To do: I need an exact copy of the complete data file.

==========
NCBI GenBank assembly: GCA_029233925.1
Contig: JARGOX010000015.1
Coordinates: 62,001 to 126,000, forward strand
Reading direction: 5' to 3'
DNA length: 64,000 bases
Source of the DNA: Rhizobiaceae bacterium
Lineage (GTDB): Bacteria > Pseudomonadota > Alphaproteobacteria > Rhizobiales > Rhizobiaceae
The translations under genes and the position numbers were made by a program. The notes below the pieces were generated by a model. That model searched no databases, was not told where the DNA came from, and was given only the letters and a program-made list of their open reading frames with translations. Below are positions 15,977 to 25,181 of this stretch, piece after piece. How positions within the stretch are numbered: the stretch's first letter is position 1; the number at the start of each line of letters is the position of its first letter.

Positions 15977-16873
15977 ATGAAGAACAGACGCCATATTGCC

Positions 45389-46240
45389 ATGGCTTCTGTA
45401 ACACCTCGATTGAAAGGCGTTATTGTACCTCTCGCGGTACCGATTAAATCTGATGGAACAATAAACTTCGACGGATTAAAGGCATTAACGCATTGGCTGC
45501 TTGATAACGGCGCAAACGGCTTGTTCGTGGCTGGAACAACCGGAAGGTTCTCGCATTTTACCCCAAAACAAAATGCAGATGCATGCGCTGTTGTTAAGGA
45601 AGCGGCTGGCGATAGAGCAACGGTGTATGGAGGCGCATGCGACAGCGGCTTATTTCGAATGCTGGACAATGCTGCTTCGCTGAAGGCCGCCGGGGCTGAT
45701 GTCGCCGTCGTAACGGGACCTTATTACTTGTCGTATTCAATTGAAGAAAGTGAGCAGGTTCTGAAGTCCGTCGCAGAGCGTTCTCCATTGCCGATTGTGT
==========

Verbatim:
NCBI GenBank assembly: GCA_029233925.1
Contig: JARGOX010000015.1
Coordinates: 62,001 to 126,000, forward strand
Reading direction: 5' to 3'
DNA length: 64,000 bases
Source of the DNA: Rhizobiaceae bacterium
Lineage (GTDB): Bacteria > Pseudomonadota > Alphaproteobacteria > Rhizobiales > Rhizobiaceae
The translations under genes and the position numbers were made by a program. The notes below the pieces were generated by a model. That model searched no databases, was not told where the DNA came from, and was given only the letters and a program-made list of their open reading frames with translations. Below are positions 15,977 to 25,181 of this stretch, piece after piece. How positions within the stretch are numbered: the stretch's first letter is position 1; the number at the start of each line of letters is the position of its first letter.

Positions 15977-16873
15977 ATGAAGAACAGACGCCATATTGCC

Positions 45389-46240
45389 ATGGCTTCTGTA
45401 ACACCTCGATTGAAAGGCGTTATTGTACCTCTCGCGGTACCGATTAAATCTGATGGAACAATAAACTTCGACGGATTAAAGGCATTAACGCATTGGCTGC
45501 TTGATAACGGCGCAAACGGCTTGTTCGTGGCTGGAACAACCGGAAGGTTCTCGCATTTTACCCCAAAACAAAATGCAGATGCATGCGCTGTTGTTAAGGA
45601 AGCGGCTGGCGATAGAGCAACGGTGTATGGAGGCGCATGCGACAGCGGCTTATTTCGAATGCTGGACAATGCTGCTTCGCTGAAGGCCGCCGGGGCTGAT
45701 GTCGCCGTCGTAACGGGACCTTATTACTTGTCGTATTCAATTGAAGAAAGTGAGCAGGTTCTGAAGTCCGTCGCAGAGCGTTCTCCATTGCCGATTGTGT